So, with the director’s work undoubtedly informed by the unfolding of the War in Iraq, looking to condemn those in power using deceit for their own aims as well as the violence and bloodshed caused by war, why are the most memorable moments from this movie the scenes of violence and bloodshed? Though the film depicts Achilles as nothing short of a jackass until he finally fights for more than himself by rescuing Briseis, his most famous on-screen moments are battle scenes portrayed as “cool” rather than brutal or sickening. In an effort to replicate the success of sword-and-sandal epics of the past, Troy is built around its battle scenes and grandiose set pieces, muddling the director’s anti-war sentiment and the intended message of the film. Instead of a clear repudiation of warfare, something that would truly separate Troy from other films like it, what results is the South Park method of “having your cake and eating it too” at best or a movie that chickened out on its premise at worse.

In her analysis of feminist theory in the Transformers franchise (really), Lindsay Ellis explains that though it is Megan Fox’s character of Mikaela Banes that truly has a character arc in the first two films in the franchise, overcoming her past positively adapting to the new world of machines, the framing and aesthetics on how Fox is shot on film casts her as eye candy rather than a character in her own right. “Framing and aesthetics supersede the rest of the text, always, always, always,” an axiom that rings particularly true for Wolfgang Petersen’s Troy. Rather than an epic truly devoted to a protest of war, Troy limits its effectiveness as an anti-war film through cinematography and production design overtaking the text.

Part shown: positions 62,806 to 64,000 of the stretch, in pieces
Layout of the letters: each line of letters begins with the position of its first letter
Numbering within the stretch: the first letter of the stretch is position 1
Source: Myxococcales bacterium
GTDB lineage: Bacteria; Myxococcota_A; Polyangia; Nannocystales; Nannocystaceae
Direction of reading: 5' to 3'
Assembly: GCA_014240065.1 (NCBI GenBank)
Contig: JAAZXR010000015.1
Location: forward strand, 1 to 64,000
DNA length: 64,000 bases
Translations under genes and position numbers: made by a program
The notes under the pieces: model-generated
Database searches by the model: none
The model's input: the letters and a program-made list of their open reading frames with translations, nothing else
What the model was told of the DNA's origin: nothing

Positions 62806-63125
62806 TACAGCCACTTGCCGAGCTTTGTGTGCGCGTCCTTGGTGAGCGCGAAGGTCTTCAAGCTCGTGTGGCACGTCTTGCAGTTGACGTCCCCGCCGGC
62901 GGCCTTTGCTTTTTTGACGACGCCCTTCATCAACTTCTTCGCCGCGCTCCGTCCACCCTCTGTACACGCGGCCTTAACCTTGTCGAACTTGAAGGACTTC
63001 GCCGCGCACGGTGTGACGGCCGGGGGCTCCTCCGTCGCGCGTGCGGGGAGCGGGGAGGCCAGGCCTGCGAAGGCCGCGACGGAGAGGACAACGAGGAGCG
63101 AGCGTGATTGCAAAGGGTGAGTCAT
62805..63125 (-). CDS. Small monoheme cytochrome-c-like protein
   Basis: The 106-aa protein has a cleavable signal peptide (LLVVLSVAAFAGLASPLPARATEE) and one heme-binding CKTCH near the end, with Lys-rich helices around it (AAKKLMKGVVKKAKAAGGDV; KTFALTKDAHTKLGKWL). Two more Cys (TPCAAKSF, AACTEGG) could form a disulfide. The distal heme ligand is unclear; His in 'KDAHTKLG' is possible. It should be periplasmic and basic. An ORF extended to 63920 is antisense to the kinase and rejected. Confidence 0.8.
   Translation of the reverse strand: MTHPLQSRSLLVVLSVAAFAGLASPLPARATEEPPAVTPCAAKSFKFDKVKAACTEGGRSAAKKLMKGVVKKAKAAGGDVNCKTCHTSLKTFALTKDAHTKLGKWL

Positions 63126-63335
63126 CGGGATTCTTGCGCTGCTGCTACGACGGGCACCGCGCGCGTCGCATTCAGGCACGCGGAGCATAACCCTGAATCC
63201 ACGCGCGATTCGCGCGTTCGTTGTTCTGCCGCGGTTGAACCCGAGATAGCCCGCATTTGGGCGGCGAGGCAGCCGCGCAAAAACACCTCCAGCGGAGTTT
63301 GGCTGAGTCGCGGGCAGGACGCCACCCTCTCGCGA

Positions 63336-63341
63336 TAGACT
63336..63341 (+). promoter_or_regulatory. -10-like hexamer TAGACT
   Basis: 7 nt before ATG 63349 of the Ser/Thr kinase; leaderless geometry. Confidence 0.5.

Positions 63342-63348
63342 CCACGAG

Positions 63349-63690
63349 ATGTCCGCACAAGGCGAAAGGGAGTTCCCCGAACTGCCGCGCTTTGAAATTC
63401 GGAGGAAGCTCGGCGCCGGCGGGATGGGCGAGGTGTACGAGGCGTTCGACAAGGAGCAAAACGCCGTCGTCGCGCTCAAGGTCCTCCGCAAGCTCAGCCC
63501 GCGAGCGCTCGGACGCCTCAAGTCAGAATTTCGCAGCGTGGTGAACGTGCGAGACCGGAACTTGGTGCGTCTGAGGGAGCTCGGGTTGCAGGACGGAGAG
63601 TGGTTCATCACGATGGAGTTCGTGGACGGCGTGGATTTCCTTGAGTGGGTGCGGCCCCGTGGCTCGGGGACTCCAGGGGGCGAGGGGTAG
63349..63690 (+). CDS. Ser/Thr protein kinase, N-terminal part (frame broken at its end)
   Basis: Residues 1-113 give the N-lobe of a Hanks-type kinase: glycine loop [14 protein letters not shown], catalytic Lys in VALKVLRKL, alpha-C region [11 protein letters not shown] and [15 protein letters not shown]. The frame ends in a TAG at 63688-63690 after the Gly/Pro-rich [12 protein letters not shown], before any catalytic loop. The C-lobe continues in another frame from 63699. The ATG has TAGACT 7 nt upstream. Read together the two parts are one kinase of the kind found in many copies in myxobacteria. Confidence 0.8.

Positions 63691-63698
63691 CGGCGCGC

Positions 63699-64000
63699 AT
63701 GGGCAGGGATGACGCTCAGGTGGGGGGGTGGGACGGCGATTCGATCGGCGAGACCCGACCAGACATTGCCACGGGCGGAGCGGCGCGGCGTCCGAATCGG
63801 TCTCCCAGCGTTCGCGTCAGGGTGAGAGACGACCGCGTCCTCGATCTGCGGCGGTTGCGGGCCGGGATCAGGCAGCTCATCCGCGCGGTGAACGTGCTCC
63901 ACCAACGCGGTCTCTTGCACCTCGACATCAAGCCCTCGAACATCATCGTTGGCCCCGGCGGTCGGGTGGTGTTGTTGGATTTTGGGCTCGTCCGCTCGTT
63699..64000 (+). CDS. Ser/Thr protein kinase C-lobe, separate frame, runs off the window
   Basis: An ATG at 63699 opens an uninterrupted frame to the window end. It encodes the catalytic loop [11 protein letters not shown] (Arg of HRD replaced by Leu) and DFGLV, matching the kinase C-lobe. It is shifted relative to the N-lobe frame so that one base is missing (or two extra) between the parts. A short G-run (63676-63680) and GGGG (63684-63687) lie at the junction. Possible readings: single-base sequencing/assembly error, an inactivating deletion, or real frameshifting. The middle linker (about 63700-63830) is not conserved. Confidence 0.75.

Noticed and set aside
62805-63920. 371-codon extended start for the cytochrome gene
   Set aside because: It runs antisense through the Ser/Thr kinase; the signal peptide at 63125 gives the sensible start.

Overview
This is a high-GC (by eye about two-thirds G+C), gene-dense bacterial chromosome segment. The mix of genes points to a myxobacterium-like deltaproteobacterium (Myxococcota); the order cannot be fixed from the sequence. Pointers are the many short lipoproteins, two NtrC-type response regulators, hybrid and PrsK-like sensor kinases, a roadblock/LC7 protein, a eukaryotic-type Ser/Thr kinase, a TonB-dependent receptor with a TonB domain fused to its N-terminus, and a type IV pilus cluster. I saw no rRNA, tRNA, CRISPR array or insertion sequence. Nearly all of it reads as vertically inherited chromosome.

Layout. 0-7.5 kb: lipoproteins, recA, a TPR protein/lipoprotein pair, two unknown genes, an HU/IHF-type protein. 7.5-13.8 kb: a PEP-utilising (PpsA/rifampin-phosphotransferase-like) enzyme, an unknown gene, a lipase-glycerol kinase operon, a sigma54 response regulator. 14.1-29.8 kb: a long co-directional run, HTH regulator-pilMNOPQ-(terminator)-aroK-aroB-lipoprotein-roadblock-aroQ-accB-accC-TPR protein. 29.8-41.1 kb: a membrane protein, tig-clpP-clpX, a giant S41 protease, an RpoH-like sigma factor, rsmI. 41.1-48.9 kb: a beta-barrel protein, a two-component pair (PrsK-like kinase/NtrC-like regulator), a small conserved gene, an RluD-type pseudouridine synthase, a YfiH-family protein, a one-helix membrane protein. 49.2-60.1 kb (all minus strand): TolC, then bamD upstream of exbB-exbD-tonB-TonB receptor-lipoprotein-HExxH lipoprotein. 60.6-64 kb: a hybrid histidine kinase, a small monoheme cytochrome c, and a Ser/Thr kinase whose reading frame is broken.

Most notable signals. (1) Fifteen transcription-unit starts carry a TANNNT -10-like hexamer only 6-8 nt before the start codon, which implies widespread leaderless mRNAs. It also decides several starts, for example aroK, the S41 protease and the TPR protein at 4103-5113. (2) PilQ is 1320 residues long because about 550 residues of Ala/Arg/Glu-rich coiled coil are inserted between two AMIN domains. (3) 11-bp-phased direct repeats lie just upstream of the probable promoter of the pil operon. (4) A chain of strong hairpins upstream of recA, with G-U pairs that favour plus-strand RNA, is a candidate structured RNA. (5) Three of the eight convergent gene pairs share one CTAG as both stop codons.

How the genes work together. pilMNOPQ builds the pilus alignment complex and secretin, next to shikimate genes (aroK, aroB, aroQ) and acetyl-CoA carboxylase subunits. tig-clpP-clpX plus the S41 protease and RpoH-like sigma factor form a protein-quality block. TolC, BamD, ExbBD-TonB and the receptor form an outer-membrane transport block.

Nationalism for Children: How ‘Avatar the Last Airbender’ Explores Violence and National Identity

(Image Credit: Nickelodeon)

(This article was originally published October, 2017)

Avatar: The Last Airbender aired on Nickelodeon from 2005–2008, chronicling the adventures of Aang, a 12-year-old boy who is the most recent incarnation of the Avatar — the person who can bend Water, Earth, Fire and Air — and his companions Katara, Sokka, Toph, and eventually Prince Zuko. Aang and his cohort (calling themselves “Team Avatar”) must put an end to the war with the Fire Nation, led by Fire Lord Ozai.